Guarding & Safety Systems
machine parts have the potential for causing severe workplace
injuries, such as crushed fingers or hands, amputations, burns,
blindness or even death. Safeguards are essential for protecting
workers from these needless and preventable injuries. Any machine
part, function, or process that may cause injury must be safeguarded.
When the operation of a machine or accidental contact with it
can injure the operator or others in the vicinity, the hazards
must be either eliminated or controlled.
Some Typical Requirements for Safeguards
What must a safeguard do to protect workers against mechanical
hazards? Safeguards must meet these minimum general requirements:
contact: The safeguard must prevent hands, arms, or any
other part of a worker's body from making contact with dangerous
moving parts. A good safeguarding system eliminates the possibility
of the operator or another worker placing their hands near hazardous
Workers should not be able to easily remove or tamper with the
safeguard, because a safeguard that can easily be made ineffective
is no safeguard at all. Guards and safety devices should be
made of durable material that will withstand the conditions
of normal use. They must be firmly secured to the machine.
from falling objects: The safeguard should ensure that no
objects can fall into moving parts. A small tool which is dropped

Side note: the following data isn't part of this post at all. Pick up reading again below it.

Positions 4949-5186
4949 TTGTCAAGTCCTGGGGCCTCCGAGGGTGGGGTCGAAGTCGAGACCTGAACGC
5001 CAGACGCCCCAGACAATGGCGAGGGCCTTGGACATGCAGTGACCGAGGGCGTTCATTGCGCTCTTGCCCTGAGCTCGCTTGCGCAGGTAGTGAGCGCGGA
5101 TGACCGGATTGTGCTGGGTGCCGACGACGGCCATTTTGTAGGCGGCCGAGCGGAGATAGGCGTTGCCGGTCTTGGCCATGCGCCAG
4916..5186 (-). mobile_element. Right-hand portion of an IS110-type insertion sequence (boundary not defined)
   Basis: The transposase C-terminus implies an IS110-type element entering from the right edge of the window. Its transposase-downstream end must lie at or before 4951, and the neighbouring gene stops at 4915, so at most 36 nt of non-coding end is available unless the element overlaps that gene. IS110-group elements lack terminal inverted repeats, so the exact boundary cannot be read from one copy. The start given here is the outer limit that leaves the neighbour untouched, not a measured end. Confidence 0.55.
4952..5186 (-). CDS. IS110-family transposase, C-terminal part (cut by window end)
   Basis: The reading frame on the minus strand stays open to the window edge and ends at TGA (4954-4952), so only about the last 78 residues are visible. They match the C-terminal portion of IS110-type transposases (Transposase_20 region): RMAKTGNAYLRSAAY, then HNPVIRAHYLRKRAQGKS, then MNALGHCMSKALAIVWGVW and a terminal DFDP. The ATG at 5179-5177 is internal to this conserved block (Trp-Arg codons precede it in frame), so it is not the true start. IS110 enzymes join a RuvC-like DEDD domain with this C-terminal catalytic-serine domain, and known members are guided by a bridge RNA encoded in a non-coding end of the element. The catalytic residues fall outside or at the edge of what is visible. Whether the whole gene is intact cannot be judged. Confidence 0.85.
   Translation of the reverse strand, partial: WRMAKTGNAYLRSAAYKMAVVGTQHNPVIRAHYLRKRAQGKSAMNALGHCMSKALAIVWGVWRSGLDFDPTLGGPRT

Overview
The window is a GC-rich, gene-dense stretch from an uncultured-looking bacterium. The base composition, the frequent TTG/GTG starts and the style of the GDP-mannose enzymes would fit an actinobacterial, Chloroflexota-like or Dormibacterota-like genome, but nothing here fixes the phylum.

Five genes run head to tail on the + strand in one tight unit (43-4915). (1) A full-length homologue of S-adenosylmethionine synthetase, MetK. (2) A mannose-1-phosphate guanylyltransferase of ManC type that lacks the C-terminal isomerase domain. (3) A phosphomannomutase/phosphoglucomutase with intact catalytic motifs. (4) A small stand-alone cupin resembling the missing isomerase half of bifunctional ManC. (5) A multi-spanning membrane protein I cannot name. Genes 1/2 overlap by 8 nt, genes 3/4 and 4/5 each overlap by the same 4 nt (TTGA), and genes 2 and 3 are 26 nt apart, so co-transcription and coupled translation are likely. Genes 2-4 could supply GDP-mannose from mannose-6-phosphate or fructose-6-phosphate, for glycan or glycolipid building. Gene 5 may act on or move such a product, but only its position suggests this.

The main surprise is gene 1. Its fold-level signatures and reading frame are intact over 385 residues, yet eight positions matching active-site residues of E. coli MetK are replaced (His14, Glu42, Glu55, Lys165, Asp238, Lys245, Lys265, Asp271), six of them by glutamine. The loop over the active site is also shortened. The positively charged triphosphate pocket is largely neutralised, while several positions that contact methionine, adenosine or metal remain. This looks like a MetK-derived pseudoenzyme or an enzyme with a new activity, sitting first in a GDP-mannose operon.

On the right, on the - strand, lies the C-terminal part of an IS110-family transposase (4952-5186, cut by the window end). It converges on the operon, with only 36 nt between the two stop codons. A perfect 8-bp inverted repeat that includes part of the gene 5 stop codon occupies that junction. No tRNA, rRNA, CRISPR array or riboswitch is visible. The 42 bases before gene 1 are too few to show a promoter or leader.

into a cycling machine could easily become a projectile that
could strike and injure someone.
no new hazards: A safeguard defeats its own purpose if it
creates a hazard of its own such as a shear point, a jagged
edge, or an unfinished surface which can cause a laceration.
The edges of guards, for instance, should be rolled or bolted
in such a why that they eliminate sharp edges.
no interference: Any safeguard which impedes a worker from
performing the job quickly and comfortably might soon be overridden
or disregarded. Proper safeguarding can actually enhance efficiency
since it can relieve the worker's apprehensions about injury.
safe lubrication: If possible, one should be able to lubricate
the machine without removing the safeguards. Locating oil reservoirs
outside the guard, with a line leading to the lubrication point,
will reduce the need for the operator or maintenance worker
to enter the hazardous area.